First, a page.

This approach “is a very successful way of slowly, overcoming initial resistance,” by users who think they might be giving up control of their hardware, Turnbull said.
Each agency is in various stages of consolidation and cloud computing efforts.
The State Department is working to reduce 11 data centers domestically down to two, one on the East Coast and the other on the West Coast, said Cindy Cassill, director of systems integration with the Office of the CIO. State has a private cloud, offers infrastructure-as-a-service and is moving toward software-as-a-service hosting applications such as Microsoft SharePoint collaboration software. State hasn’t moved to a public cloud because there are still governance and security issues that need to be resolved, Cassill said.
The Homeland Security department has consolidated six of the 24 data centers the agency is moving into two state-of-the art data centers in Mississippi and Virginia, said Margie Graves, deputy chief information officer at Homeland Security. DHS hopes to consolidate by the end of the year applications from Citizen and Immigration Services, Customs and Border Protection, Immigration and Customs Enforcement and U.S. VISIT hosted in a Justice Department facility.
The agency offers infrastructure- platform- and software-as-a-service through a private cloud to its various components. But it does have public-facing agencies such as the Federal Emergency Management Agency and CIS whose content can be hosted in a public cloud.
DISA provides virtual machines for development, test and production environments for DOD users through the agency’s internal cloud, the Rapid Access Compute Environment. DISA also provides Forge.mil, a collaborative environment for the development and use of open source and DOD software. The Computing Directorate operates 14 data centers across the globe, down from 59 when DISA’s Rivera first started, he said.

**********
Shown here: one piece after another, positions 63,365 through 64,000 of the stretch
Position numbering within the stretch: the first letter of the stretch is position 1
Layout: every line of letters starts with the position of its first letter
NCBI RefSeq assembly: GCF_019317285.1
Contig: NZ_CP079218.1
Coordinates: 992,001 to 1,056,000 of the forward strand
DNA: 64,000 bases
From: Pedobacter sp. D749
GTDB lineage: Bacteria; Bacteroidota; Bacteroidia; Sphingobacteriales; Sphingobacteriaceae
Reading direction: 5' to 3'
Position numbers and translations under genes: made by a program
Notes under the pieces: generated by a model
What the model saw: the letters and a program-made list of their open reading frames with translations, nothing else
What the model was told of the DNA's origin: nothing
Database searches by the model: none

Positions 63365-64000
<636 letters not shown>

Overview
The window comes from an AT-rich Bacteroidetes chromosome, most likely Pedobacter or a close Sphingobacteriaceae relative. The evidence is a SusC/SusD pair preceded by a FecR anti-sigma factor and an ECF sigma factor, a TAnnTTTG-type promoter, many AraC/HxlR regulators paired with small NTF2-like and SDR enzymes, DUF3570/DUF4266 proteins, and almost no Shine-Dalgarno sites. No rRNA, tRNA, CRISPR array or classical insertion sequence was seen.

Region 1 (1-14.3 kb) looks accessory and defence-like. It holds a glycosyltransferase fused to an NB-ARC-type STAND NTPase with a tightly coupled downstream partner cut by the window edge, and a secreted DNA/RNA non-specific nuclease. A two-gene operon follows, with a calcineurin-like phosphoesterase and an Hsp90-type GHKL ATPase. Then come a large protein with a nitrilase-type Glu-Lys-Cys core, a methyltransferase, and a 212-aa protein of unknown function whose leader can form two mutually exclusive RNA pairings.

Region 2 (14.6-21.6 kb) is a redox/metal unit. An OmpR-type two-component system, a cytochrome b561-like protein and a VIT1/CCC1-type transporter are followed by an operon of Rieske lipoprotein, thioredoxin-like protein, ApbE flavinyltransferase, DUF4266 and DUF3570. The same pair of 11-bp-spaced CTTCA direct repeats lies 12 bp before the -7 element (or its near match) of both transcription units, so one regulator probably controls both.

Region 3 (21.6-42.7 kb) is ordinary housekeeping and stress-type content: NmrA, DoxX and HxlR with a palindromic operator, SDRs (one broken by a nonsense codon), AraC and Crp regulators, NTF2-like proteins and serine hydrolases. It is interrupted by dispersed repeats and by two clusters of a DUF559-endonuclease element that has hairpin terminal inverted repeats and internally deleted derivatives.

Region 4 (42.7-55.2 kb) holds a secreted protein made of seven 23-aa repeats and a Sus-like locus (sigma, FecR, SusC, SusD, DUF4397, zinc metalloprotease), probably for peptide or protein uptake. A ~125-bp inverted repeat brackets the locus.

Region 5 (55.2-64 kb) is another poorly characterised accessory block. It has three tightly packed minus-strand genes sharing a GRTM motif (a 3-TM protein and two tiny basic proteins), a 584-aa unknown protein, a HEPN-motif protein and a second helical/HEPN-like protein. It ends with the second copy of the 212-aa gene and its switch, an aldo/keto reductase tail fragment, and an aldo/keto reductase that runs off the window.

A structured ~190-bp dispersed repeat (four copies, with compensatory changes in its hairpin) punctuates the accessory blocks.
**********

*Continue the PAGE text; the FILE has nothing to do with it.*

Rivera is part of DOD CIO Teri Takai’s group working to reduce DOD’s 772 data centers to a manageable number by 2015. Rivera will focus on virtualization, storage and creating a standardized operating environment.
Energy has about 15,000 federal employees but when governmental contractors who operate DOE’s national laboratories are added, the number grows to 150,000. Within the labs, there has been some resistance to consolidation as machines are brought together in the same locations, Turnbull said.
On the federal level, Energy has been consolidating for a few years now, moving smaller data centers into two primary data centers in Germantown, Md. and Albuquerque, N.M.
Through virtualization, Energy has brought 200 servers down to 100 in those facilities. Energy has also reduced applications as legacy software is retired and through more sharing of applications rather than running multiple instances of the same software.
The part of the cloud that Energy is still working to address is the rapid provisioning of systems. “We stand up additional virtual servers within a certain amount of time much faster than a procurement cycle would get you,” he said. But Energy still has a ways to go, Turnbull noted.